‘Miss Peregrine’s Home For Peculiar Children’ is a must-see for any Tim Burton fanatic
The creative insanity behind the magic of “Miss Peregrine’s Home For Peculiar Children” is transparent; as many movies before it, the screen captivates the essence of director Tim Burton’s witty and twisted sense of humor and fun.
Adapted from the Ransom Riggs New York Times best-selling novel, the cast of Miss Peregrine’s couldn’t have been better selected, as actor Asa Butterfield portrays main character Jake Portman — a dark-haired, bright blue-eyed Floridian who seems to be lacking in friends and Vitamin D.
The plot of the film begins as Jake gets a cryptic phone call from his grandfather, Abe (played by Terence Stamp), flustered about Jake’s father, Frank (played by Chris O’Dowd), taking away the key to his gun cabinet. He continues on, asking how he is going to fight the unrevealed “them” without his weapons, quickly hanging up the phone and leaving Jake perplexed in his boss’ car en route to Abe’s home.
Soon after the call, Jake finds himself in the middle of a murder scene. Abe’s home is the inside of a war zone, with papers scattered across the floor, refrigerator door thrown open and the screen of the back door clawed apart.
Jake discovers his grandfather facedown with a bloody two-pronged fork in hand. Panicked, Jake calls 911 and turns Abe over, unveiling the endless black of his missing eyes. He stares in shock as his grandfather speaks to him for what seems to be the last time.
Abe tells Jake to find the orphanage in Wales, paying homage to a bit directly out of Riggs’ work.
From flashbacks, the audience can begin piecing together the importance of Sept. 3, 1940.
They begin to learn that the monsters Abe used to fight were not just those that were 20 feet tall with tentacles coming out of their heads. Yet, at the same time, they learn that Abe possessed a gift like no other.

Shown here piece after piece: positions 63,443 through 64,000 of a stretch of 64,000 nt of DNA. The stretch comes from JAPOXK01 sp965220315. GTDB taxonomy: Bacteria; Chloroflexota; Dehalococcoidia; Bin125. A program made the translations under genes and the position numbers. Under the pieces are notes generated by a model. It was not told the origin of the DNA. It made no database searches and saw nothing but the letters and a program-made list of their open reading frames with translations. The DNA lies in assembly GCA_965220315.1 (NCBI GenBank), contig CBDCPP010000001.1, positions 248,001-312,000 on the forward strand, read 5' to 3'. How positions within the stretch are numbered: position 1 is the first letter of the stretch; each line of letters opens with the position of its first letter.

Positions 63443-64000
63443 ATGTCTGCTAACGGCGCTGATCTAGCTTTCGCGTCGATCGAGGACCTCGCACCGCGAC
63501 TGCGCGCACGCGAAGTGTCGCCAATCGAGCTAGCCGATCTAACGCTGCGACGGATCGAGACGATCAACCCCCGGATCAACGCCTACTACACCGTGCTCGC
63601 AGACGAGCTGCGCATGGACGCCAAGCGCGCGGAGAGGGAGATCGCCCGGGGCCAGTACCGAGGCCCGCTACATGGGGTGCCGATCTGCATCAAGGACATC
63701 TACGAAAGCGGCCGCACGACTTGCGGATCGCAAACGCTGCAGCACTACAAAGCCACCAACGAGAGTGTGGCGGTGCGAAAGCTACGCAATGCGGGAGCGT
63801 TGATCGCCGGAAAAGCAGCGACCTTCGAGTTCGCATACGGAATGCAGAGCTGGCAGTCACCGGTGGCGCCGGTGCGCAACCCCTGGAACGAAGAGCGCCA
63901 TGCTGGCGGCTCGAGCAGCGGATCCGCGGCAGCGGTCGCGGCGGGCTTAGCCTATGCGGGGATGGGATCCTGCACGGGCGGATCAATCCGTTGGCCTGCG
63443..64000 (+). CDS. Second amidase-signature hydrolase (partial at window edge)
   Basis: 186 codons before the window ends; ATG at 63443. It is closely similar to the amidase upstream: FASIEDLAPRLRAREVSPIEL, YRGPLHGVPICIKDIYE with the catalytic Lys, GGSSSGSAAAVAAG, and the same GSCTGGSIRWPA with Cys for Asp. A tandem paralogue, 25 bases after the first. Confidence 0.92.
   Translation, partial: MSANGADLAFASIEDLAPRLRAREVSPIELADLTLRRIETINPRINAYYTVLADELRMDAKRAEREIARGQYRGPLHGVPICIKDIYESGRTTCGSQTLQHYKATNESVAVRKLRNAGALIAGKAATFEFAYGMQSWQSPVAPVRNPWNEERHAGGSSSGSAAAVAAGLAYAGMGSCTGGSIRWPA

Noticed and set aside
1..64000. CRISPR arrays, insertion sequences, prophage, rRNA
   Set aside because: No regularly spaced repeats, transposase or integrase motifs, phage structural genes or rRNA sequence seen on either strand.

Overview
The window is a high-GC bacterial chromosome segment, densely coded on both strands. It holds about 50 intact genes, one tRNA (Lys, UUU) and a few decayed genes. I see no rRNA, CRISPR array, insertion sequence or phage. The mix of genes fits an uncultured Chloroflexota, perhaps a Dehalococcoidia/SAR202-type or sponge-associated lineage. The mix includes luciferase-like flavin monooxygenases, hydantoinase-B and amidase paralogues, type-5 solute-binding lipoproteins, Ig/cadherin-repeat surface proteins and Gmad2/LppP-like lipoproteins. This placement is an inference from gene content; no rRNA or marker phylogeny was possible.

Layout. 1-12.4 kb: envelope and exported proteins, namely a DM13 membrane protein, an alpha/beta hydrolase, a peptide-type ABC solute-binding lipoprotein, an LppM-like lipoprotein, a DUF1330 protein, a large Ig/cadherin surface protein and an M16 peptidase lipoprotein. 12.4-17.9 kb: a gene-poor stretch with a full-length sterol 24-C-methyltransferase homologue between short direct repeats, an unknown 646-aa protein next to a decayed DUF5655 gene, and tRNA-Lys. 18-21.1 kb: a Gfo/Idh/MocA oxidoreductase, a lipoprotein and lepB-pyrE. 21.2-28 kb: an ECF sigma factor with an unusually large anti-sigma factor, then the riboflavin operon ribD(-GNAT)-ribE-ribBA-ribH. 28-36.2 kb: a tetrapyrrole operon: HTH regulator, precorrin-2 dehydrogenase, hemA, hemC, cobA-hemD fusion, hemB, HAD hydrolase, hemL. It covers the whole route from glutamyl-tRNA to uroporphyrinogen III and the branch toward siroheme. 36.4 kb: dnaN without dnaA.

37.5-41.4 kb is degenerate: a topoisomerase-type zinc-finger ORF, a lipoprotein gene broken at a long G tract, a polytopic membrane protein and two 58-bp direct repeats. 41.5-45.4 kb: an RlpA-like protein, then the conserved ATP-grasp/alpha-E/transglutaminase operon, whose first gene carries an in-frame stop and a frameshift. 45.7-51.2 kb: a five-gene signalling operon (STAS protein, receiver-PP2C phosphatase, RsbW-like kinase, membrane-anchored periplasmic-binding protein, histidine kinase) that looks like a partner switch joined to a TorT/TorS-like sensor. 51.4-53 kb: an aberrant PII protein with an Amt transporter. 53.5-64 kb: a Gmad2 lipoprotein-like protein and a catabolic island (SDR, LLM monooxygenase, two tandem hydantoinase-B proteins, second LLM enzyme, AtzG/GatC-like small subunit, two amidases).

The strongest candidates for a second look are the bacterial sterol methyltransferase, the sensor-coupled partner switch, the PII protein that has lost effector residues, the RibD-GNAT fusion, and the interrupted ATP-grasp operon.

This begins the Alice in Wonderland-esque parallel that is Jake discovering a time-loop inside a cavern in Wales, and eventually leading to the orphanage.
Jake, and the viewers, become acquainted with the band of misfits at Miss Peregrine’s, along with the woman-of-the-house herself.
Played by Eva Green, Miss Peregrine welcomes Jake in the image just as Abe had described in earlier scenes. She dons a puffy-sleeved uniform to match her black and blue hair, puffing on a pipe that rivals Sherlock Holmes’.
Taking out her pocket watch with her black-clawed hand, she smiles at Jake with eyes that scream with Burton madness, “Jake, right on time.” Her voice is heavily coated with the sound of a chain-smoker, adding a brashly unique attribute to her character.
Of course, you can’t have a PG-13 movie without some form of a sideshow love story.
Screenwriter Jane Goldman created the perfect “forbidden love” between Jake and light-as-a-feather Emma (played by Ella Purnell).
The awkward sweetness Jake shows toward Emma follows throughout the film up to the very end, with hints of drama and betrayal intermingling.
The rest of the cast worked in a strange, unusual harmony that can really only be found in Burton films.
From –quite literally– fiery redheaded Olive (played by Lauren McCrostie), to the unsettling “twins” (played by Joseph and Thomas Odwell), each character had an unusual quality about them, ranging from having a sharp-toothed mouth behind their head to raising the dead as the second coming of Dr. Frankenstein.
The film makes a somewhat serious point to touch upon facets of mental health and addiction, such as depression and alcoholism.
Earlier in the film, Jake’s mental health becomes the motivator his father needs to bring Jake to Wales to see the orphanage after Abe’s passing.
Frank, however, also uses Jake’s sanity as a scapegoat, calling Jake’s therapist in a fury because he thinks Jake is having a mental breakdown after he lies about where he’s been all day.
Throughout the movie, Frank mentions alcohol as his coping mechanism, drinking what looks to be his fifth beer as the bartender at the inn in Wales hands him another. Once he has had his fill, he passed out in the room, allowing Jake a sneaky getaway to visit Miss Peregrine and the orphans again.
Despite some solemn moments in the film, Goldman wrote in her own amusement, calling for Barron (played by Samuel L. Jackson) to eat the eyeballs of peculiars and mock the dread of spending three weeks in the good ‘ol Sunshine State.
With some Burton favoritism aside, Miss Peregrine’s is a must-see … at least twice for good measure.